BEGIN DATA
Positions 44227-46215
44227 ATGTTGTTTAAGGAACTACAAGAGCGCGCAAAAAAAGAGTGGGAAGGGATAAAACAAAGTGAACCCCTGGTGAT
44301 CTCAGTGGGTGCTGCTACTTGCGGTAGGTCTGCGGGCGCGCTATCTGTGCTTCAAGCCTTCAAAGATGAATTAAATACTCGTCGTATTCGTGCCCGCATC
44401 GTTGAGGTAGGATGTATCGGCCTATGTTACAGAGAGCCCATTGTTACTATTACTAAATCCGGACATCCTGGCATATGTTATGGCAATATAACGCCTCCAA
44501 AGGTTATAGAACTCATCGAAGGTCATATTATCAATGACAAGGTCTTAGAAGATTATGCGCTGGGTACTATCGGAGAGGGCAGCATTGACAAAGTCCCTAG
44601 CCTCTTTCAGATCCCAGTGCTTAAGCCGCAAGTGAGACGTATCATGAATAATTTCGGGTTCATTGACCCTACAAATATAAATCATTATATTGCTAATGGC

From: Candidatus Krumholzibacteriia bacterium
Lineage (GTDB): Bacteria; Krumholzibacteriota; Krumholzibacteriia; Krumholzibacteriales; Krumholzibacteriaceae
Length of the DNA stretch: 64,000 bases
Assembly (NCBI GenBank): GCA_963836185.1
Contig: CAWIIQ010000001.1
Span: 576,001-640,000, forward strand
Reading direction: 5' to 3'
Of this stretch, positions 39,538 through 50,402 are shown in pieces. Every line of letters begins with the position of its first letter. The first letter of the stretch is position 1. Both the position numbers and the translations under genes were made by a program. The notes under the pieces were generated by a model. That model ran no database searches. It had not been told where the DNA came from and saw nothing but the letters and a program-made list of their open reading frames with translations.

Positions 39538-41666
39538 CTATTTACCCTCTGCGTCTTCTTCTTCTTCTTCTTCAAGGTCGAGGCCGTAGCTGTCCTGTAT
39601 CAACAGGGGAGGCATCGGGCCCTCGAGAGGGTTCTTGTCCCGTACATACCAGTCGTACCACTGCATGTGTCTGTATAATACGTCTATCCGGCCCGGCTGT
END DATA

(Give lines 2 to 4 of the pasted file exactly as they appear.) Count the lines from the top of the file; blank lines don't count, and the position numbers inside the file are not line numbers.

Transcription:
44227 ATGTTGTTTAAGGAACTACAAGAGCGCGCAAAAAAAGAGTGGGAAGGGATAAAACAAAGTGAACCCCTGGTGAT
44301 CTCAGTGGGTGCTGCTACTTGCGGTAGGTCTGCGGGCGCGCTATCTGTGCTTCAAGCCTTCAAAGATGAATTAAATACTCGTCGTATTCGTGCCCGCATC
44401 GTTGAGGTAGGATGTATCGGCCTATGTTACAGAGAGCCCATTGTTACTATTACTAAATCCGGACATCCTGGCATATGTTATGGCAATATAACGCCTCCAA